Two weeks later, no sign of ‘Remain in Mexico’ policy in action at San Ysidro Port of Entry
More than two weeks after the Trump administration announced a new policy that would force asylum seekers to wait in Mexico for their turns in U.S. immigration court, there is no sign yet at the San Ysidro Port of Entry that it has been implemented.
The Department of Homeland Security said on Dec. 20 that the change was “effective immediately,” but advocacy groups along the border continue to receive large numbers of migrant families who have been released from immigration custody into the U.S. Asylum seekers continue to move through San Ysidro, the busiest port on the southwest border for asylum claims, according to a recent study.
Katie Waldman, DHS spokeswoman, said that the new policy will be implemented.
“We are in the process of beginning implementation,” Waldman said. “We want to ensure an orderly, safe, and efficient process.”
Under the policy, asylum seekers who come either to ports of entry or cross the border illegally would go through preliminary processing before heading back across the border to Mexico with documents showing their next court hearing dates in the U.S. Hundreds of mostly Central American migrants fleeing violence or poverty in their home countries have gathered at the border and are waiting in Tijuana to apply for asylum in the U.S.
Mexico announced that it had decided to temporarily allow asylum seekers waiting for U.S. immigration court hearings to reenter the country and that it would provide humanitarian visas to allow asylum seekers to work while they wait. However, some top Mexican officials quickly said that was not possible. The head of Mexico’s National Institute of Migration said that Mexico would have to change its laws in order to comply with such a policy.
Since then, it has been unclear what will happen if and when the U.S. begins to implement the policy.
“It is not an agreement, but a unilateral measure by the U.S. government and, as such, the decision is entirely a domestic issue,” said a spokeswoman for the Mexican Embassy in Washington when asked about the delayed implementation. “As is its sovereign right, the government of Mexico will take appropriate measures in accordance with our legal framework.”
She said Mexican officials would be asking the U.S. for more information about what it plans to do.
Besides the confusion in Mexico, the proposed change also brought a slew of logistical questions from immigration attorneys, advocates and others who work closely with the U.S. immigration system.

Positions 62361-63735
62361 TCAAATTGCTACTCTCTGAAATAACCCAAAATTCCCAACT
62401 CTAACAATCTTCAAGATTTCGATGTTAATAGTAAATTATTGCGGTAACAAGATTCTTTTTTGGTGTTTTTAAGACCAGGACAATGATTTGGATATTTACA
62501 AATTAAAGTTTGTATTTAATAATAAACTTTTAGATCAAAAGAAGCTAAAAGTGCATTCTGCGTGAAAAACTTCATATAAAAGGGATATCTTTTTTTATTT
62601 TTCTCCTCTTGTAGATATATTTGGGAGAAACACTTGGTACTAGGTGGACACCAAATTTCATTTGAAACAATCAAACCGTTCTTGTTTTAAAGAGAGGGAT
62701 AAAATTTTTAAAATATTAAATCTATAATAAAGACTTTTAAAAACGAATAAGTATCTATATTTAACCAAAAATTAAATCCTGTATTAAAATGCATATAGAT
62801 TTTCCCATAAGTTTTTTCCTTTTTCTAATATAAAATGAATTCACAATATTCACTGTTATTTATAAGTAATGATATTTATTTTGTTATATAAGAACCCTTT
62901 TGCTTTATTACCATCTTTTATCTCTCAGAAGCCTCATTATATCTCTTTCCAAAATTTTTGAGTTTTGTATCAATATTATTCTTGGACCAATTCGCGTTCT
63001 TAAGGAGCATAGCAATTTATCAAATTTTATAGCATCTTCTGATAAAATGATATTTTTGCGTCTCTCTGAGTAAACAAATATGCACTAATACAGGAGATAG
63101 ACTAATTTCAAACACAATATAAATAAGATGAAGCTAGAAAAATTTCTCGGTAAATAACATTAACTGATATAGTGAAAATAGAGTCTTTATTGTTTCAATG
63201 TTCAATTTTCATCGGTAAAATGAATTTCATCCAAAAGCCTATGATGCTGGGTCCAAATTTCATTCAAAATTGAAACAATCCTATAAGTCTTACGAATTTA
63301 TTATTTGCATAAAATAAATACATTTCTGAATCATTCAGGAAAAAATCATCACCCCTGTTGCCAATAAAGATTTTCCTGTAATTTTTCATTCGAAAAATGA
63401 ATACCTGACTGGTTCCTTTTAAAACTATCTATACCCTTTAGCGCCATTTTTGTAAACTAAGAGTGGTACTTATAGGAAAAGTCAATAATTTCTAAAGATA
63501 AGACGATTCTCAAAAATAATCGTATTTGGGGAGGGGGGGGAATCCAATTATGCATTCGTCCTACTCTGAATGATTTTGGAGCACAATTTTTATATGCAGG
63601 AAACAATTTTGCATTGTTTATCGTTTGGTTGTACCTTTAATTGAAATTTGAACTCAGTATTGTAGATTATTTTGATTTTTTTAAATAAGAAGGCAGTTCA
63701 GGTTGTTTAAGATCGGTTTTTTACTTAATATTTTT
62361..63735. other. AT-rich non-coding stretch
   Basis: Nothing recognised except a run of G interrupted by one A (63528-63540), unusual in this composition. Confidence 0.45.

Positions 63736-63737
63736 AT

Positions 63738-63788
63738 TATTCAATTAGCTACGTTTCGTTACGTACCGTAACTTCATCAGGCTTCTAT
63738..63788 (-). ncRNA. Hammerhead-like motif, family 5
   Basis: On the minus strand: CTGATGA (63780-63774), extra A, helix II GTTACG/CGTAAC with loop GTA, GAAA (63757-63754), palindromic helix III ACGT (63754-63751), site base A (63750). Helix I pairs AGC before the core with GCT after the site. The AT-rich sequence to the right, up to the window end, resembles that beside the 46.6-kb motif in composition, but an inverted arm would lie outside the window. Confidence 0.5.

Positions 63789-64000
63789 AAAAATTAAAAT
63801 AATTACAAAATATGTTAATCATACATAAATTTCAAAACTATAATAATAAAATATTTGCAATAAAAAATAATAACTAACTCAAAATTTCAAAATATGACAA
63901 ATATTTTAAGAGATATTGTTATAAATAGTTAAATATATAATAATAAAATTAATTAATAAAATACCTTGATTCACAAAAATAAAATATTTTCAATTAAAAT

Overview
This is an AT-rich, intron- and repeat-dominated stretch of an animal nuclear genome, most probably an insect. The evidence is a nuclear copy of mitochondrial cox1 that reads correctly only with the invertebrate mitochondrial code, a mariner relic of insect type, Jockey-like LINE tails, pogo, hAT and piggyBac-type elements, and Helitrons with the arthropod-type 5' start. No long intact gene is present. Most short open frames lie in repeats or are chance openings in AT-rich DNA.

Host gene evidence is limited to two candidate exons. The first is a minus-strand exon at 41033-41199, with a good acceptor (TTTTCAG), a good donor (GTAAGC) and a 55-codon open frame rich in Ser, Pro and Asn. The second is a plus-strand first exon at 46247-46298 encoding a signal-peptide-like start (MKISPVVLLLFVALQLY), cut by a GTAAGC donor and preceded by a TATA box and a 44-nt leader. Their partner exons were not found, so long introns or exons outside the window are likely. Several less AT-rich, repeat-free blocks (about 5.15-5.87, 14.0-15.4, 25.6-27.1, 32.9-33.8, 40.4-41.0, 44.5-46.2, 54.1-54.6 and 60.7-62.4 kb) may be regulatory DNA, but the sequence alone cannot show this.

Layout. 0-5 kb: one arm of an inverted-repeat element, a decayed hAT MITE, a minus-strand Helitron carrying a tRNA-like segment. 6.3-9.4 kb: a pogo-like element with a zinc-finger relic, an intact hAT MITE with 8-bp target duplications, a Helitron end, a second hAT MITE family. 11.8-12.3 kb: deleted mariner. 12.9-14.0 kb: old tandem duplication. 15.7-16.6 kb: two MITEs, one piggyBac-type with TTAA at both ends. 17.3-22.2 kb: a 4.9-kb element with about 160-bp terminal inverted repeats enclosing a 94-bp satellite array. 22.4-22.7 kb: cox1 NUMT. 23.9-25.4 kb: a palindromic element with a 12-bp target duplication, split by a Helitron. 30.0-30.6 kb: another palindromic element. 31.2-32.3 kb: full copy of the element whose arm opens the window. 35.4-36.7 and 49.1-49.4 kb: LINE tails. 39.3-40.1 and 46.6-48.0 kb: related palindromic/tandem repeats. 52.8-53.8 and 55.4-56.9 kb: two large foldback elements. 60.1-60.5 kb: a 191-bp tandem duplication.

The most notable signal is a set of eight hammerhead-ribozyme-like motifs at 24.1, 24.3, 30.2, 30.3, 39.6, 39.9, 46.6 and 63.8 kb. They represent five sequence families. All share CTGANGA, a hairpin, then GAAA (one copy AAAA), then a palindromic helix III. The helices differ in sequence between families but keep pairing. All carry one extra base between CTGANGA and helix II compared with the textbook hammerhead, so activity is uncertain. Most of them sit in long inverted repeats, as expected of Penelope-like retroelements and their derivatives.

How would the migrants get from the border to immigration court? Would immigration courts along the border be responsible for hearing all of the new asylum cases? How would attorneys meet with their clients before their hearings, or how would migrants even find attorneys to take their cases?
Answers to these questions are still unknown.
For Everard Meade, director of the Trans-Border Institute at the University of San Diego, the delayed rollout is not entirely surprising.
“It’s on pattern with almost everything they’ve tried to do with immigration in the past two years,” Meade said. “They front-load policies that sound very harsh and decisive but also sound like they’re simple when in fact implementation is complicated and much more constrained by the law.”
Peter Nunez, a former U.S. attorney for the Southern District of California who supports lower levels of immigration, said he was not surprised by all the confusion or the fact that the new policy had not been implemented.
“I didn’t have any expectations, bottom line,” Nunez said. “It’s so frustrating that any attempt to do anything rational is thwarted either in Congress or the courts or both.”
Nunez said he believes that asylum seekers should be required to ask for protection in the first country they enter that is not their own.
Many expect immigrant advocates to challenge the “Remain in Mexico” policy in court if and when it is implemented.
For Pedro Rios, director of the American Friends Service Committee’s U.S./Mexico Border Program, the lack of implementation is a good thing. He worries about migrants’ safety if they’re forced to wait months or even years in Mexico and gave as an example the two Honduran teens who were recently killed in Tijuana.
“It’s somewhat of a relief that Mexico hasn’t fully bought into the idea that they should be the waiting country for migrants who are having their asylum claims processed in the U.S.,” Rios said.
Asylum seekers in Tijuana — which has long had a backlog of people waiting to come into the U.S. for processing — were initially stunned by the Trump administration’s announcement. As time has passed without any sign of change, those huddled around a tent in a corner of the Chaparral Plaza have continued to step forward eagerly when their names are called to apply for asylum.
Migrants organizing the list of people waiting said they hadn’t seen or heard about anyone being brought back to Mexico to wait.
Morrissey writes for the San Diego Union-Tribune.
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